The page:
Right now, basically the entire Internet is having a massive collective tantrum over the fact that Apple dropped the headphone jack from the newest iPhone. This, despite the fact that (in a very un-Apple move) the box includes both a Lightning-to-TRS audio jack adapter, and a pair of EarPods with a Lightning connector.
Speaking for myself, I already specced out the iPhone I want, but I’m just waiting to pick it up when I go to San Francisco next month. Some times, geo restrictions actually work in my favour, as even with SF sales tax, the US price is a couple of hundred Euros cheaper than my local price. EarPods don’t fit my ears (which also means the new AirPods are out), so I’ll use the adapter while I look for W1 wireless earphones that I like.
The hysteria over the whole thing reminded me of a situation that is the exact opposite, one where an “obsolete" standard keeps soldiering on, despite repeated attempts to kill it or just declare it dead by fiat.
I am of course referring to email1.
A bit of history
To recap, everything started back in those tie-died days of 1965. This was not yet email as we know it, however; even the @-sign was not added until 1971, although for a while there things like bang paths were viable alternatives.
In those days the Internet in general and email specifically were still things that only academics and governments used. However, in September of 1993 - the September that never ended - Arpanet was opened up to the public, becoming the Internet2. It didn’t take long for the whole thing to degenerate into the wretched hive of scum and villainy that we know and love today.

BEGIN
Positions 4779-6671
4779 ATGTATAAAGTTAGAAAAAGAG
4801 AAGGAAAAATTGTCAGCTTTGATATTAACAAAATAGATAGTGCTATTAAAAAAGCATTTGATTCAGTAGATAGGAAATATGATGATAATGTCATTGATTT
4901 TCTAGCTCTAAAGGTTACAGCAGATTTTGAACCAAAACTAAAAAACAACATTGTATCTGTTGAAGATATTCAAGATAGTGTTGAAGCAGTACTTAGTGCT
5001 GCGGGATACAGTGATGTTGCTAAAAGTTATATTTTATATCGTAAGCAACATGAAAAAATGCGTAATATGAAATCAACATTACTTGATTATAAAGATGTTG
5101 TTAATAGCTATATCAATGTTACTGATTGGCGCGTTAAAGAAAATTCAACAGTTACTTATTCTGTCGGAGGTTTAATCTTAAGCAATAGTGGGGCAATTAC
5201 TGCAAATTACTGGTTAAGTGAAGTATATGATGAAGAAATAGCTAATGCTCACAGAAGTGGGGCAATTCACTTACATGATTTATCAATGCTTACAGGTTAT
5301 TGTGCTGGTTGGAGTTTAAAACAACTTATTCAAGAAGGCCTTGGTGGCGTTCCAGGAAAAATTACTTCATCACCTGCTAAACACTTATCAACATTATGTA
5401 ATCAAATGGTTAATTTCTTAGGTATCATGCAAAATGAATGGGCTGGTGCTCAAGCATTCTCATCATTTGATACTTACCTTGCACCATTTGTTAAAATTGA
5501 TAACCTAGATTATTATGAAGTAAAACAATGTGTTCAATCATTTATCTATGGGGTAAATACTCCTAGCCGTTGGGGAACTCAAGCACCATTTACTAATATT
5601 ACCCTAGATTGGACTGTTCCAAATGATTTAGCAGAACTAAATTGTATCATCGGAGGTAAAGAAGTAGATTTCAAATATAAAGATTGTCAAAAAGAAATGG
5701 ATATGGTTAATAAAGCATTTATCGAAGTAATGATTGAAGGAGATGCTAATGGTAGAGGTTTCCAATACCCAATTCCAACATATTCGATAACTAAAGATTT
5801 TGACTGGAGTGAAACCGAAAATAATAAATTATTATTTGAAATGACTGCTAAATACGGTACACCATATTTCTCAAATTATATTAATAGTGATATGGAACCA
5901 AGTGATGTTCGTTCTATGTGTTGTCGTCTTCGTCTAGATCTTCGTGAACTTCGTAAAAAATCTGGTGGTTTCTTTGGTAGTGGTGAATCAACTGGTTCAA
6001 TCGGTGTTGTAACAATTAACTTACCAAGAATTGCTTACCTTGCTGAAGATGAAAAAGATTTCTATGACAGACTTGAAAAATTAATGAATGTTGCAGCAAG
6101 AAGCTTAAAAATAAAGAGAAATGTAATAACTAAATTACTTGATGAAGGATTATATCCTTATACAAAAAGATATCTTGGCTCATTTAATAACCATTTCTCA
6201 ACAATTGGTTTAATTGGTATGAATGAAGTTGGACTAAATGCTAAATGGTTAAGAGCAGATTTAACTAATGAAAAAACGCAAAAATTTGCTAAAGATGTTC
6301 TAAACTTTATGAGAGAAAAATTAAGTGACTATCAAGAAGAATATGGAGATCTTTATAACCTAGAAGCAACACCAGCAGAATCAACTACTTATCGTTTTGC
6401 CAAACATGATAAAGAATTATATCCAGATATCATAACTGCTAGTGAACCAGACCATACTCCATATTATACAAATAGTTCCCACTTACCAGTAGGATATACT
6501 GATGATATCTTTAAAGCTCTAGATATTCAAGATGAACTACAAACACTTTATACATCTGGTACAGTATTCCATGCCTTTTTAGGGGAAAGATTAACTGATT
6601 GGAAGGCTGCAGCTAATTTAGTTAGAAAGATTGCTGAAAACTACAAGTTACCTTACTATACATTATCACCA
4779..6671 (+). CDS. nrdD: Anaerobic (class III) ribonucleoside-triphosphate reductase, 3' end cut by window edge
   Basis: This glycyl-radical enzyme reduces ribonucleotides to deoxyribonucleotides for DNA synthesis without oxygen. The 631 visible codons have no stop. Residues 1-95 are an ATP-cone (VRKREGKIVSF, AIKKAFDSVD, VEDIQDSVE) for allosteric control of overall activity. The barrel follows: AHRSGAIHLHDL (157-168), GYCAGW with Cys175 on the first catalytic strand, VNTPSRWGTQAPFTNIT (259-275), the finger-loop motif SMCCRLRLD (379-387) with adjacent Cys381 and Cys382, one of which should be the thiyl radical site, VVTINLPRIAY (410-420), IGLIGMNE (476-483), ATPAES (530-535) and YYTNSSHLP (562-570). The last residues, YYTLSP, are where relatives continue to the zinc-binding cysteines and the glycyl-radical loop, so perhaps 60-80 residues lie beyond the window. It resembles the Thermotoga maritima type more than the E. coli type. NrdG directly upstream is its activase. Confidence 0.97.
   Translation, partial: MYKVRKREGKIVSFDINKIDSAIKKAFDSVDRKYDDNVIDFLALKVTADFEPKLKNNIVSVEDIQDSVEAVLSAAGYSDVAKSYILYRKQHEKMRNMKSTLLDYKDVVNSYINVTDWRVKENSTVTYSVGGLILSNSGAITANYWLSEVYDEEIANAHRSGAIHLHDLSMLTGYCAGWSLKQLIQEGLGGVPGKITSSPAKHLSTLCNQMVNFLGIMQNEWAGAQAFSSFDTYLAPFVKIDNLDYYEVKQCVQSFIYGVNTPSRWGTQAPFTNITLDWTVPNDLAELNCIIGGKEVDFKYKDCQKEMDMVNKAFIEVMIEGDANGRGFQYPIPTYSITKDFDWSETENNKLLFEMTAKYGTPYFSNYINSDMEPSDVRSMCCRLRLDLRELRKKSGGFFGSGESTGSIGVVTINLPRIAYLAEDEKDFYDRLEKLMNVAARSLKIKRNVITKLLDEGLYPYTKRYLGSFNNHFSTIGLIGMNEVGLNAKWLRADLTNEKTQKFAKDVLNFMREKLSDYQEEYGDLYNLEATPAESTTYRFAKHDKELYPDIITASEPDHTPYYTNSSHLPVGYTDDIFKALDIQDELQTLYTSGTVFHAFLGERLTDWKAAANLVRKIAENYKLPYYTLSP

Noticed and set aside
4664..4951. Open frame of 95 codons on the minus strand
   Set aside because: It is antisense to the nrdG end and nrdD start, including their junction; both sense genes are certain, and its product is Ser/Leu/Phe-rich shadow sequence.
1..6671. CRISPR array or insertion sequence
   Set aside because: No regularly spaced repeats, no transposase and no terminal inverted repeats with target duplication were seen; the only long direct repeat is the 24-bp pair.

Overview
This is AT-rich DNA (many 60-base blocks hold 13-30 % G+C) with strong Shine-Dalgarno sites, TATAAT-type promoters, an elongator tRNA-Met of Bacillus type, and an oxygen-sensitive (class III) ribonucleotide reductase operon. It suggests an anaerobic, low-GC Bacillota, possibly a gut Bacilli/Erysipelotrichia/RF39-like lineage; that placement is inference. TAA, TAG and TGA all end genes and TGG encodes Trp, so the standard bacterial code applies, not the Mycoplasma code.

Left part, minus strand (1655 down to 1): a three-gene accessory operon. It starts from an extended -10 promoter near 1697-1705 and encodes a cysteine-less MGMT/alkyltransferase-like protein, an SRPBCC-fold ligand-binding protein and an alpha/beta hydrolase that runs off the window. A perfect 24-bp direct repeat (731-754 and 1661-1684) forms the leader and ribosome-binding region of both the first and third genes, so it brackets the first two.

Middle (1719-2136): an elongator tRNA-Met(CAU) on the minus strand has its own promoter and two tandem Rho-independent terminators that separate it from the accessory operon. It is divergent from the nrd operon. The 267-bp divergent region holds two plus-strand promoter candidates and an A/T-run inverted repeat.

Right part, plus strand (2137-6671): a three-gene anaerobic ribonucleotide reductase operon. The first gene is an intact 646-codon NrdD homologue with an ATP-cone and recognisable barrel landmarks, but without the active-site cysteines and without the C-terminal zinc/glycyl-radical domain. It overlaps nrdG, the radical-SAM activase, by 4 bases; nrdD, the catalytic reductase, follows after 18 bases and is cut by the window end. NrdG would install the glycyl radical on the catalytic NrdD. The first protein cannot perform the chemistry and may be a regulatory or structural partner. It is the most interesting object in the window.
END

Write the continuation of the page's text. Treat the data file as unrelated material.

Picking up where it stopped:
So why did email survive the transition to the Internet, when many other protocols, including beloved ones like Usenet, withered and died? And why are people still trying to kill it now, with the likes of Slack or Cisco Spark or Microsoft's Yammer or Salesforce Chatter or whatever?
The key thing about email is that it is extremely simple. If you want (and if you can still find an SMTP server that does not require authentication), you can still send email from the command line in just a couple of lines.
> telnet mail.domain.ext 25 Trying ???.???.???.???... Connected to mail.domain.ext. Escape character is '^]'. 220 mail.domain.ext ESMTP Sendmail ?version-number?; ?date+time+gmtoffset? > HELO local.domain.name 250 mail.domain.ext Hello local.domain.name [loc.al.i.p], pleased to meet you > MAIL FROM: email@example.com 250 2.1.0 firstname.lastname@example.org... Sender ok > RCPT TO: email@example.com 250 2.1.0 firstname.lastname@example.org... Recipient ok > DATA > Subject: This is a subject > > This is the body of the email > . 250 2.0.0 ???????? Message accepted for delivery > QUIT 221 2.0.0 mail.domain.ext closing connection Connection closed by foreign host.
Try that with Chatter.
Of course nobody would do that except for a stunt - but this is what is going on in the background of every mail client you would actually use on a regular basis. The simplicity of this protocol means that anyone can implement their own tool, offering specific capabilities. Email clients can be arbitrarily simple or complex, and anyone can choose one that suits their own requirements.
Email is email is email
One of the consequences of that simplicity is universality and flexibility. Anyone using email can communicate with anyone else, regardless of what client or server software they are using. Email is email is email.